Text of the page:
). Nearly 500 of these patients were treated on adult ALL clinical trials. Analyses of overall survival and event-free survival (EFS) revealed that AYA patients of the same age had worse outcomes when treated on an adult ALL protocol vs a pediatric ALL protocol. Of this group of patients, 432 were aged 13–14 years, 544 were aged 15–19 years, and 229 were aged 20–24 years; 63% were young men. Most patients had BCP-ALL (79%) and 21% had T-lineage ALL. The incidence of T-lineage, ALL-specific cytogenetic abnormalities varied among children, AYAs, and adults. For example, the CALM-AF10
translocation occurred more frequently in AYAs than in children or adults. Of the 837 AYA patients in this group who had BCP-ALL there were more 13–24 year olds with t(4;11)(q21;q23) translocations (4%) than children aged 1–12 years with the same translocation (2%). Greater than 50% of AYA BCP-ALL patients had a visible abnormality of chromosome arm 9p, whereas other AYA BCP-ALL patients exhibited trisomies of chromosomes 21, 8, or 5. Trisomy 5 as a sole cytogenetic change has previously been associated with a poor outcome (9
). Intrachromosomal amplification of chromosome 21 (iAMP21) has an incidence of about 3% in older children with ALL (median age 9 years) and accounts for 5% of AYA (10
); it is associated with BCP immunophenotype and low white blood cell count. Data from the Medical Research Council ALL97 trial revealed that patients with iAMP21 had very poor EFS and experienced both early and late relapses. However, the overall patient survival was relatively good (5-year EFS was 29%, whereas overall survival was 71%) following treatment for their relapsed disease (11
). Currently, these patients are being treated as at high risk in the Medical Research Council ALL2003 childhood ALL trial. Other translocations observed in BCP-ALL involve the immunoglobulin heavy chain locus (IGH@
) and are seen more frequently in older children and adolescents as compared with younger children (12
Dr Wendy Stock (University of Chicago) described the challenges of treating ALL in the AYA population. Older adolescents and young adults with ALL (16–21 years of age) have worse outcomes (7-year EFS = 34%) than children at 1–10 years of age for whom the cure rate now approaches 80%–85%. A retrospective comparison of 16–20 year olds with ALL who were treated on the Children’s Cancer Group (CCG) or Cancer and Leukemia Group B (CALGB) ALL protocols revealed that despite similar remission rates between the two treatment groups, there was a statistically significantly lower 7-year EFS among those participants treated on the CALGB protocol as well as a higher rate of central nervous system relapse (16
) (7-year EFS = 63% [CCG AYAs] vs 35% [CALGB] AYAs; relative incidence ratio = 9.2, 95% confidence interval = 2.0 to 42.7; P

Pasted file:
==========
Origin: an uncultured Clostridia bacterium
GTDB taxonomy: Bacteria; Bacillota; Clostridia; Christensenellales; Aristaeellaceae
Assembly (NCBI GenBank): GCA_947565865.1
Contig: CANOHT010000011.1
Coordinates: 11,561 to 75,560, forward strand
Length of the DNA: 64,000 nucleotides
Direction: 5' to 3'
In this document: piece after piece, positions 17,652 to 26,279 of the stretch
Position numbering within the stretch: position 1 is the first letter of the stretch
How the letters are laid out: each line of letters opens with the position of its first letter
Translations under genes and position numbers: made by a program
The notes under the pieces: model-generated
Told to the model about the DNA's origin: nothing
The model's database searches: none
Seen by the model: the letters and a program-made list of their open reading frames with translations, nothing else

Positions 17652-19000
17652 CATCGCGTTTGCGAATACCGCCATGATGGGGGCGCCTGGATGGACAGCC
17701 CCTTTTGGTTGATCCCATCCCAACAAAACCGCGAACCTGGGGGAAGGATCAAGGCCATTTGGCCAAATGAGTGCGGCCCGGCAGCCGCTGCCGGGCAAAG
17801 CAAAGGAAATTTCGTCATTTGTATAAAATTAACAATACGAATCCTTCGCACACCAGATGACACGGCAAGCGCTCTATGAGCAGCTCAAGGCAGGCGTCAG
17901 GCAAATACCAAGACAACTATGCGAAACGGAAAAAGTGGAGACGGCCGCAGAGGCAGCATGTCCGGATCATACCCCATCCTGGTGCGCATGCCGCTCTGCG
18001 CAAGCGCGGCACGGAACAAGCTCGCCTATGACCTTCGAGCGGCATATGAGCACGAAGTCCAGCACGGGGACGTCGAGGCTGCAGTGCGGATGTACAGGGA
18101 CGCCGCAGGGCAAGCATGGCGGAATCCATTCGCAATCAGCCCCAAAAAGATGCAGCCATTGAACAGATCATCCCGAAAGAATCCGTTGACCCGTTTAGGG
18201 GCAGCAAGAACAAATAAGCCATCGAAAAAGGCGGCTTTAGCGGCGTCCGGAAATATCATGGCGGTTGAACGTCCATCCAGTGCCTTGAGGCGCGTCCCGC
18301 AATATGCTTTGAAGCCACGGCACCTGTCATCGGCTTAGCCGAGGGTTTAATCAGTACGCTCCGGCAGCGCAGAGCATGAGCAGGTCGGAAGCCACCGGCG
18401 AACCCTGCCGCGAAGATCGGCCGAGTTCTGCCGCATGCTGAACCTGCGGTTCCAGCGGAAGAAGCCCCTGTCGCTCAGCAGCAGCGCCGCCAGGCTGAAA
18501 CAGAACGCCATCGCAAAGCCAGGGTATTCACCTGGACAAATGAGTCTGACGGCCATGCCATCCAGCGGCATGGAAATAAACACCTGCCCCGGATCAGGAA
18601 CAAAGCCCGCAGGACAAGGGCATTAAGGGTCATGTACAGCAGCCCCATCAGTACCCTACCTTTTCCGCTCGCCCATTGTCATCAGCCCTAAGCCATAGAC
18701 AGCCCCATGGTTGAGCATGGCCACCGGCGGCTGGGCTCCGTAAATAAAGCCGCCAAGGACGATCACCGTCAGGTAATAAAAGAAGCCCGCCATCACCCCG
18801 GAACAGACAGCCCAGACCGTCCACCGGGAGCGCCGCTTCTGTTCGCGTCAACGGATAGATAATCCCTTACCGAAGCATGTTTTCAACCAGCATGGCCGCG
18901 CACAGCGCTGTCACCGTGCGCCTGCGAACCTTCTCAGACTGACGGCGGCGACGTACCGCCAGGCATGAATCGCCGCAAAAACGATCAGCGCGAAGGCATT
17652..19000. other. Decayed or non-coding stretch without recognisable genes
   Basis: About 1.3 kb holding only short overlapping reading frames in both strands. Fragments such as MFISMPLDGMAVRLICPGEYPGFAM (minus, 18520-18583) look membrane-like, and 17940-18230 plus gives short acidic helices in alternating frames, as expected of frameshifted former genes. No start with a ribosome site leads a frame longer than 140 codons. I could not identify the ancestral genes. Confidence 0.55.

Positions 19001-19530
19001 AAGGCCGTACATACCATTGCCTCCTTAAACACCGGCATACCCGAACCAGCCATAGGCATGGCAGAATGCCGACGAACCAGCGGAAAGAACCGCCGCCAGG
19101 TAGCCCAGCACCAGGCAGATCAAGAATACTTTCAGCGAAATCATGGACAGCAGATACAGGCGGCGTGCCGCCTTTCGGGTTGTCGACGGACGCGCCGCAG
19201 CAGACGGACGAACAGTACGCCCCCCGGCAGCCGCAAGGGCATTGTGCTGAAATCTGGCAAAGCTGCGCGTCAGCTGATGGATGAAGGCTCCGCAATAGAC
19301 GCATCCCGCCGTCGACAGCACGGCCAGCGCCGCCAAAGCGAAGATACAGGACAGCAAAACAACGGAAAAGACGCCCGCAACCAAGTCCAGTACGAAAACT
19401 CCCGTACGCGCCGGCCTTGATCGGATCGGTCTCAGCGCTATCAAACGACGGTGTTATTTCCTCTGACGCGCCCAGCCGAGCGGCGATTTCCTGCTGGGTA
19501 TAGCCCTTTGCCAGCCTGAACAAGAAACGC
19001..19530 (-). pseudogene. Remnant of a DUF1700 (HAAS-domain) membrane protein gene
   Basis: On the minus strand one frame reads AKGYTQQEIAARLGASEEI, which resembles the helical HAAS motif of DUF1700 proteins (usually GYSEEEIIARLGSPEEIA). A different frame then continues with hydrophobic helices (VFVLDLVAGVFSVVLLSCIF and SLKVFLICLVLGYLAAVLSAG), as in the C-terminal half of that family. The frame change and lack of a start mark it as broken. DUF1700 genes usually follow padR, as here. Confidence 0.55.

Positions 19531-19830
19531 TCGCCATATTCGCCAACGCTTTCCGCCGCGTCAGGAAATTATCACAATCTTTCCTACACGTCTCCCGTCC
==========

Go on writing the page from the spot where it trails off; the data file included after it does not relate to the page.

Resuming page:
< .001). Compared with adult protocols, the pediatric protocols featured substantially more nonmyelosuppressive therapy (vincristine, corticosteroids, and L
-asparaginase) elements and more intensive early CNS-directed therapy. Similar results have been observed in retrospective analyses of AYA patients in France, the United Kingdom, and the Netherlands; nearly identical remission rates were observed, but EFS and survival were substantially better for AYA patients enrolled on the pediatric trials (67% vs 41% 5-year EFS in France; 71% vs 56% 5-year overall survival in the United Kingdom, and 71% vs 38% 5-year EFS in the Netherlands) (17
Explanations for these striking differences include potential, clinical, and biological differences among adolescents who received treatment at pediatric centers compared with adult centers, differences in protocol design and dose intensity, and potential variations in the degree of adherence to the protocol drug administration by medical oncologists and their patients compared with pediatric oncologists and by their patients. To address many of these unanswered questions, the adult cooperative groups are performing a prospective trial that focuses specifically on AYAs (Intergroup trial C10403). Newly diagnosed ALL patients between ages 16 and 40 years are eligible for treatment that parallels the current COG study for adolescents and high-risk children (AALL0232).
Asparginase, which deprives the leukemic cells of asparagine that is essential for growth, is considered to be part of the standard treatment in pediatric ALL protocols. However, because of toxicity and limited tolerability in older adults, medical oncologists do not routinely use it. Since 1973, the Dana-Farber Cancer Institute ALL Consortium has conducted randomized multi-institutional clinical trials for children up to 18 years of age with newly diagnosed ALL. Older adolescents (15–18 years old) have been treated as high-risk, and postinduction consolidation (follow-up therapy after the induction of remission in the patient) has focused on continuous asparagine depletion by administration of asparginase for 20–30 weeks. Fifty-one patients aged 15–18 years were treated in two consecutive Dana-Farber Cancer Institute ALL Consortium trials. Compared with patients aged 1–10 years, older adolescents experienced more thromboembolic complications (2% in 1–10 year olds vs 14% in 10–15 year olds vs 10% in 15–18 year olds, P
< .01) but had similar rates of pancreatitis and asparginase allergy. The 5-year EFS for these older adolescents was 78%. Based on this favorable outcome, Dr Lewis Silverman (Dana-Farber Cancer Institute) described a pilot study that was initiated to determine the feasibility of administering the Dana-Farber Cancer Institute pediatric regimen to young and middle-aged adults between 18 and 50 years of age (20
). Preliminary results suggest that an asparginase-intensive pediatric regimen is feasible in older adolescents (aged 15–18 years) and young adults (aged 18–50 years) with ALL.